Ah, but Cave’s defenders like to point out, you are forgetting about the man’s exquisite humour! His delicately honed irony! He is a moral satirist without peer! (The subtext to this defence often being, ‘Lighten up, bitch!’). The notion that Cave is being ‘ironic’ has been used to excuse many of his worst indulgences, up to and including his pimp’s moustache. It is simply not true. As anyone who bothers to look up Cave’s press history will discover, the man takes himself seriously, very seriously indeed, and will threaten to break the legs – or worse – of any writer who dares suggest that his work is not nearly as good as he himself is convinced that it is.
The lighten-up-bitch brigade always assume that "it's just a joke" or "it's still a good song" somehow make it mean the opposite, or that "it's ironic" means disgusting attitudes can't be expressed through irony. Unfortunately, when the bitches they want to lighten up reply, they tend to mirror this, which is sad, as, in contrast, they're usually not complete idiots. Apart from the irrelevant pimpiness of the moustache, Crawford mistakenly assumes three things: firstly, that Cave doesn't pretend to take himself ludicrously seriously as part of yet another persona, secondly, that if he does take himself that seriously that it's not as a humourist and user of irony, and lastly that Cave's use of irony is humorous. It's not. It's gothic. Scroll up and look at his hair. It's gothic. End of discussion. Gothic.

Just like offensive humour, the gothic is a way of exploring and breaking taboos under controlled conditions. If we assume anything Cave says/sings/writes is him peering into a disturbed mind, it works the same as laughter: it says "this is not my opinion, but an abhorrent one I am pretending is my own for purposes of entertainment". Dark humour is the best example of this, but it works so well because both dark and humour rely on the same mechanism: looking closely at stuff you know to be wrong. Whether the gothic counts as proper irony is fairly irrelevant: it works the same way and is powerful in the same way. Crawford hits on this when she says:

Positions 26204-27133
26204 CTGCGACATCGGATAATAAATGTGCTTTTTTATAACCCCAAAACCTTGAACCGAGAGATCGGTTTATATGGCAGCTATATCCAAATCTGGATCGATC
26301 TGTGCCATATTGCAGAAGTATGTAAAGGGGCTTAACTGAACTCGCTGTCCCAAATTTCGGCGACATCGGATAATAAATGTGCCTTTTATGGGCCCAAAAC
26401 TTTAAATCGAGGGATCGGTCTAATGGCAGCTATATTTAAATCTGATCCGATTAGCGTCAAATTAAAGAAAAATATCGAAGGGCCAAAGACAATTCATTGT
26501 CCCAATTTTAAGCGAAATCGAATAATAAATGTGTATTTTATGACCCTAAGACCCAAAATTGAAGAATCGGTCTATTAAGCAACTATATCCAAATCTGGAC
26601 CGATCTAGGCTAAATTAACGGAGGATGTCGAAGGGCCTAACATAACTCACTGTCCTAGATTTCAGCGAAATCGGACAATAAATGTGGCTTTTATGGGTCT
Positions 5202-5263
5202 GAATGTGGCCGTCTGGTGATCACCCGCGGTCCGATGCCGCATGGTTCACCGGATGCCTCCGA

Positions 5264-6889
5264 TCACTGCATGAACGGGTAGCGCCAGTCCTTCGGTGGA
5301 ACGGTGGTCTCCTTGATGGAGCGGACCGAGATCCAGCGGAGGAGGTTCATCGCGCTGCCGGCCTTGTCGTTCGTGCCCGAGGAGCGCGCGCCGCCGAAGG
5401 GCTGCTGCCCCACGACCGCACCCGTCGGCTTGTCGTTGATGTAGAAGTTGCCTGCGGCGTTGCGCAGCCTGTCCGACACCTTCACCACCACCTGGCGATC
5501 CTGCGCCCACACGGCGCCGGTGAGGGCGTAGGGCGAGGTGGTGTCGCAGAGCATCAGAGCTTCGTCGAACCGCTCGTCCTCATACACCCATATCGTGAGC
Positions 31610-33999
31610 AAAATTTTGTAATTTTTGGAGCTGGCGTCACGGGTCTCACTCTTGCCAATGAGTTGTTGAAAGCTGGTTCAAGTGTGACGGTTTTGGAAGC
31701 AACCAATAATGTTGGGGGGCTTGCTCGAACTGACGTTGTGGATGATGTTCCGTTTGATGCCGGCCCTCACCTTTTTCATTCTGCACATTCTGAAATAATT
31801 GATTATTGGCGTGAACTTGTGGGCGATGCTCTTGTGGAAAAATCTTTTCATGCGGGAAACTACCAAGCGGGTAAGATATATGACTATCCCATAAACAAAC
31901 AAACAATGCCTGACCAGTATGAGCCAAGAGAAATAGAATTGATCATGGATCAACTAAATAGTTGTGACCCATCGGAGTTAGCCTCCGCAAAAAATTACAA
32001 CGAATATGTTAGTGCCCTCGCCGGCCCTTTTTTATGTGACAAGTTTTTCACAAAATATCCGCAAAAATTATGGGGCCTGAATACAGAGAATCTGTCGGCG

I can still listen to The Birthday Party and find Cave’s sordid fantasies of woman-pie, kewpie dolls and six-inch gold blades stuck ‘in the head of a girl’ exhilarating and disturbing in equal measure.
I can't say for sure, but I imagine that, like most fans, if she found them less disturbing, she'd also find them a lot less exhilarating. There's an expectation of Nick Cave and, in this context at least, Eminem, to sing points of view you wouldn't agree with. Audiences come knowing not to agree with anything said, and if they do, to be unsettled by it.

What Nick Cave's defenders argue is "irony" is even simpler. Nick Cave is saying things that aren't his personal point of view, to an audience who know and expect exactly that. Writers do it all the time. Speaking in the persona of a violent misogynist doesn't make him or Eminem anti-woman, any more than writing Watership Down made Richard Adams a rabbit. This may not be healthy. It may be crass and tedious. It may still be misogynistic as fuck. But the gothic interior monologue is, to all intents and purposes, ironic, and irony is backwards. Nick Cave says things by saying the opposite. Eminem is clearly doing some kind of dialogue. To be fair, I think there probably are a lot of genuinely fucked-up attitudes to women in Nick Cave's music, and the less said about Eminem the better, but this demands a lot more analysis than "he sings about killing them". For fuck's sake, Murder Ballads averages 6.7 deaths per song. Misogynist or not, he's not a man who sings about things he finds pleasant or ethical. So let's instead look at what kind of women and treatment of women he finds unpleasant and unethical. He might still turn out to be a prick. There's still time.

Edit: The heartbreaking upshot of this kind of thinking is that PJ Harvey might actually be sane. I'm going to try and pretend that's not true though.

No comments:

Post a Comment